A Detroit woman charged with fatally stabbing her daughter three days before the child's ninth birthday pleaded not guilty to a murder charge Thursday as authorities scrambled to determine why the girl and four siblings were not removed from their home weeks ago.
Police responding to a call from neighbors found Tameria Greene bleeding from the chest Sunday on the floor of her family's apartment. She was pronounced dead at a hospital.
The Michigan Department of Human Services said it tried to remove Tameria and her siblings from the home as far back as 2010, but its requests were denied. The most recent petition was filed the day after Thanksgiving, alleging Semeria Greene, 26, had abused her daughter, who had bites on her hand, forearm and face.
"DHS continued to provide court-ordered counseling services to the family as well as conducting in-home visits, the last of which occurred only two days before Tameria's death. We share the grief felt by her loved ones and her community," director Maura Corrigan said in a statement.
Richard Smart III, a referee in the Family Division of Wayne County court, held a hearing on Nov. 23 that lasted just minutes. He recommended no removal and noted that the father of some of Tameria's siblings had moved into the home "to provide protection and supervision," according to records. Judge Lisa Neilson signed the order.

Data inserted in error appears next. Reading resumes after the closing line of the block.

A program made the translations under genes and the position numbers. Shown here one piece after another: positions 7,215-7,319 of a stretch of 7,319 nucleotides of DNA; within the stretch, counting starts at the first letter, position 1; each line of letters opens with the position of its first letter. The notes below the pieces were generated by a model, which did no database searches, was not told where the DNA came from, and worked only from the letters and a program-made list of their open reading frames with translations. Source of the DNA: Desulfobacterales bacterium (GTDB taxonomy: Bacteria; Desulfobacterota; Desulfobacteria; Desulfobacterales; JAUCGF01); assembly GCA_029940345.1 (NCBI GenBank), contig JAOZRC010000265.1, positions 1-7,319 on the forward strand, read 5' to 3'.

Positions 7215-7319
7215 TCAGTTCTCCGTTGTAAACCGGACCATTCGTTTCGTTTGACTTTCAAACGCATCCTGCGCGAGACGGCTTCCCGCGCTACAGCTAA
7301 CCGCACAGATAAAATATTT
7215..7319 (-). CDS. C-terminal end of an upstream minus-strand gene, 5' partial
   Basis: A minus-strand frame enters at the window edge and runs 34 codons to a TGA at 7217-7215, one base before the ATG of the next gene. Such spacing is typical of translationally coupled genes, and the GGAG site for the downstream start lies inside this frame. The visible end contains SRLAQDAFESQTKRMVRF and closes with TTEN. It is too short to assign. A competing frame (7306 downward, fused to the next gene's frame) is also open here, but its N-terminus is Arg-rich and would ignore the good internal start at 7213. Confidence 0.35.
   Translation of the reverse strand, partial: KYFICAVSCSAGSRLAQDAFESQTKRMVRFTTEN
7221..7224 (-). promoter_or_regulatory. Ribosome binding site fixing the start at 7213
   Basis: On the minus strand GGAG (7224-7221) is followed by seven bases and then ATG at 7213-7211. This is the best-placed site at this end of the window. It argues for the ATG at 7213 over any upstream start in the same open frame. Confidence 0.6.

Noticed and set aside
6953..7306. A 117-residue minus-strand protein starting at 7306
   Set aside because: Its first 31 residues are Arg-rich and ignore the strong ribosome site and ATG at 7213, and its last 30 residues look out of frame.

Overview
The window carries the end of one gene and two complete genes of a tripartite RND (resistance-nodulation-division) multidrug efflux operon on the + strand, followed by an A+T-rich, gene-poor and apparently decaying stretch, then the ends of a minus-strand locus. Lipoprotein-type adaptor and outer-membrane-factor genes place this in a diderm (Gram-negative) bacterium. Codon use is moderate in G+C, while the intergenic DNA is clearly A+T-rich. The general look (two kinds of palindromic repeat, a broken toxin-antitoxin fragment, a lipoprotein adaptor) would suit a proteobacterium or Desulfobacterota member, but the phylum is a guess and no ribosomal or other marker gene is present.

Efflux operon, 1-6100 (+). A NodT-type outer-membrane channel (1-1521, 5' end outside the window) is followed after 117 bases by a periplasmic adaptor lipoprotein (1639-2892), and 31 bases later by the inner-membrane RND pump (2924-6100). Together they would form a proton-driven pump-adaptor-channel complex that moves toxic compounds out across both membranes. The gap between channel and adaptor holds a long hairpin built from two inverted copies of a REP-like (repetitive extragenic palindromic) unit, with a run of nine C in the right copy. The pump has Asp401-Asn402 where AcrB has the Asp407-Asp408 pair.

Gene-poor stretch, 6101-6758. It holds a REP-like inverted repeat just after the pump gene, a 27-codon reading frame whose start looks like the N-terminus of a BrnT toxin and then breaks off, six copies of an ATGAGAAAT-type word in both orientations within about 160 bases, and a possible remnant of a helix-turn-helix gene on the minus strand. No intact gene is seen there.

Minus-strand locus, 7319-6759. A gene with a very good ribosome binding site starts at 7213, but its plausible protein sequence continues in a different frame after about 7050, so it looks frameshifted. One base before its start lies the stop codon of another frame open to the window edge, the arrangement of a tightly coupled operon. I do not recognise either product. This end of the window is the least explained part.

Five days later, another referee, Leslie Graves, held a pretrial hearing. She set a trial on the state's petition and noted the children remained at home. Judge Frank Szymanski signed that order.
Szymanski told The Associated Press that he had no direct role in the Greene case but was deeply troubled by the girl's death.
"I just looked at the file. ... I want to get to the bottom of this. I'm concerned, absolutely," he said. "I need to see the transcript. We remove kids all the time."
Referees preside over hearings in Michigan's local Juvenile Courts and make recommendations in abuse and neglect cases. Like full-fledged judges, they are attorneys. Judges, however, retain the right to intervene.
Graves declined to comment, as did Thomasine Jefferson, an attorney who represented Greene in the child-welfare matter. Messages seeking comment were left with Smart and Neilson.
Greene remains in jail without bail on the felony murder charge, which is the equivalent of first-degree murder. She faces life in prison without parole if convicted. She also is charged with first-degree child abuse.
Defense attorney Cornelius Pitts suggested Greene should undergo a mental-health exam. Magistrate Steve Lockhart said the issue could be raised at the next hearing, on Jan. 16.
"It would appear there is a serious question to the emotional and mental state," Pitts told reporters.
Tameria's brothers, ages 1 to 7, now are in foster care.
Her death came at the end of a particularly brutal year in Detroit. By Thanksgiving, the city had surpassed the 344 criminal homicides reported in all of 2011. Mayor Dave Bing said there were 386 slayings in 2012.
"We've lost respect for each other. We've lost respect for life," Bing said Thursday.
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